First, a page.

or more in the nine remaining Democratic contests if she wants any chance of getting anywhere close
to Barack Obama's lead in the delegate race.

Now, even though Senator Clinton's campaign supporters concede this would be mission impossible,
and as a result she is still going to come under pressure from some quarters of the Democratic
Party to step aside, to pull out of the race sooner rather than later to ensure that Barack Obama's
chances aren't harmed in the general election race in November against the presumptive Republican
nominee, John McCain.

LISA MILLAR: It's been reported that she is running short of money. What can you tell me about
that?

MICHAEL ROWLAND: Well, that's right. It's on the eve of the primary here in Pennsylvania, the
Clinton campaign put out its latest financial report. It revealed that the former First Lady was
raising only half the amount of money as the Obama juggernaut, and also, more worryingly for her
supporters, that the Clinton campaign was $11-million in debt.

Now she is obviously going to be making lots of phone calls to donors over the next couple of days
trying to wrangle more money out of them based on her performance in Pennsylvania.

But really, it's still Barack Obama's race to lose, this one, and that's why there's going to be
pressure, pressure around the edges, but certainly pressure growing, if Senator Clinton doesn't do
well in the subsequent contests for her to think seriously about pulling out of the race in the
interests of the broader party.

LISA MILLAR: Michael Rowland in Philadelphia, thank you.

Zimbabwean churches call for election results

Zimbabwean churches call for election results

The World Today - Wednesday, 23 April , 2008 12:29:00

Reporter: Lindy Kerin

LISA MILLAR: Church leaders in Zimbabwe have warned that post-election violence in the county could
lead to genocide of the same magnitude seen in Rwanda if the international community fails to
intervene.

In a joint statement, the leaders of the country's main churches have called for the Zimbabwe
Electoral Commission to immediately release the results for the March presidential election.

Meanwhile, the Opposition leader Morgan Tsvangirai is still insisting he won the March poll and has
promised an honourable exit for President Robert Mugabe.

Lindy Kerin reports.

LINDY KERIN: Representing various denominations, the church leaders from Zimbabwe are calling for
the country's post-election deadlock to be resolved immediately.

The joint statement warns that "if nothing is done to help the people of Zimbabwe we shall soon be
witnessing genocide similar to that experienced in Kenya, Rwanda and other hotspots in Africa and
elsewhere".

A senior Roman Catholic priest, Father Frederick Chiromba, spoke to the BBC.

FREDERICK CHIROMBA: At the moment what we are witnessing from the towns is organised violence
perpetrated against individuals, families and communities who are accused of campaigning or voting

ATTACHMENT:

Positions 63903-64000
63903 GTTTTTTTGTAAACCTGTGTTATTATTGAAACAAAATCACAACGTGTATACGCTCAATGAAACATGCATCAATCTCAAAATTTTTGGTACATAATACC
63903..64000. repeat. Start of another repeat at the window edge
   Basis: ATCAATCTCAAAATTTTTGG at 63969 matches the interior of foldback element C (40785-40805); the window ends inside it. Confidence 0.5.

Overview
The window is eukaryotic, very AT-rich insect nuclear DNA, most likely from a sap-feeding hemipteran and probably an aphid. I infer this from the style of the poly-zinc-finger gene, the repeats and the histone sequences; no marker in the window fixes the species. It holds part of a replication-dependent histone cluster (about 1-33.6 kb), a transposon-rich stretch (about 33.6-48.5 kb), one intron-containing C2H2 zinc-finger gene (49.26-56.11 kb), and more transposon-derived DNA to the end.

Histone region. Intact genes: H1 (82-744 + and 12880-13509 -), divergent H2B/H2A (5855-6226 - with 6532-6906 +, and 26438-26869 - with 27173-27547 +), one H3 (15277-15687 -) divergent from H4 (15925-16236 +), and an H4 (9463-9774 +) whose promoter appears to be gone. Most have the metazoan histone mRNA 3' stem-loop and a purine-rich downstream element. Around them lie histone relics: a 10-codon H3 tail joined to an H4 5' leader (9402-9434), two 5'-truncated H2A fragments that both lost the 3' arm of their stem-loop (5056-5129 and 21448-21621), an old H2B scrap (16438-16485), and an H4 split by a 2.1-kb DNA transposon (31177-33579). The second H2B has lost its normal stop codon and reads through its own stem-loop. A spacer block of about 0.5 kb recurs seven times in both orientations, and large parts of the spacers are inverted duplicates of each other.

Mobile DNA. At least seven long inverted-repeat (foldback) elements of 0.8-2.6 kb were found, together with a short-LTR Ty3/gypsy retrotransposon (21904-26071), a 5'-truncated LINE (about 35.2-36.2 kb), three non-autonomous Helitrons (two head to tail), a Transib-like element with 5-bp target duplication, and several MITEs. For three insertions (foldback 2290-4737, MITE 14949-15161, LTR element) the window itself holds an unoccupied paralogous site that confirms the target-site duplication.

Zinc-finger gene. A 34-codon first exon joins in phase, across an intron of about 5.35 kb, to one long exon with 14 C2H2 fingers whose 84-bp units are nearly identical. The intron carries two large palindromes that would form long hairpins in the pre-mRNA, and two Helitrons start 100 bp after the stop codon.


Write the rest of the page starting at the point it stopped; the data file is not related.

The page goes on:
for the wrong political party. People are being abducted, tortured, humiliated in different ways.
It has been alleged also that people have been murdered.

LINDY KERIN: The Opposition Movement for Democratic Change claims at least 10 people have been
killed and hundreds injured in post-election violence.

The group Human Rights Watch has alleged that torture camps have been set up to punish those who
voted against Robert Mugabe.

Spokeswoman, Carolyn Norris:

CAROLYN NORRIS: People are taken there at night, held for several hours, beaten with wooden planks
and other wooden batons and then just left on the side of the road.

LINDY KERIN: As the row over the election result continues, there's growing pressure on the
international community to intervene.

The Church leaders are calling on African countries and the UN to step in and help deal with the
"deteriorating" situation. There's also pressure on African leaders from Zimbabwe's Opposition
leader, Morgan Tsvangirai.

He is still insisting he won the March 29 poll and has promised what he has called an "honourable
exit" for President Mugabe.

MORGAN TSVANGIRAI: Robert Mugabe is a liberation hero on our continent and he must be convinced to
make a graceful exit. In fact, we have no intention of violating his rights. We believe that the
time has come for him to have an honourable exit.

LINDY KERIN: The Opposition leader has met the United Nations Secretary-General and appealed to him
and African leaders to help resolve the crisis.

An election recount for 23 out of 210 constituencies has been delayed for an unknown period.

The leader of South Africa's ruling party, Jacob Zuma, says the delay is "unacceptable".

JACOB ZUMA: It's not helping, firstly, the Zimbabwean people, who have gone out genuinely to elect
the kind of party and presidential candidate that they want, exercising their constitutional right.
This is interference with the constitutional right of the Zimbabwean people. So, it's not
acceptable.

LINDY KERIN: Jacob Zuma is calling on African leaders to help solve the post-election deadlock.

JACOB ZUMA: African countries should, I think, identify some people to go in there, probably talk
to both parties, call them and ask what is the problem, as well as the electoral commission, so
that they can understand the problem on the spot and try to help the Zimbabweans to solve the
problem.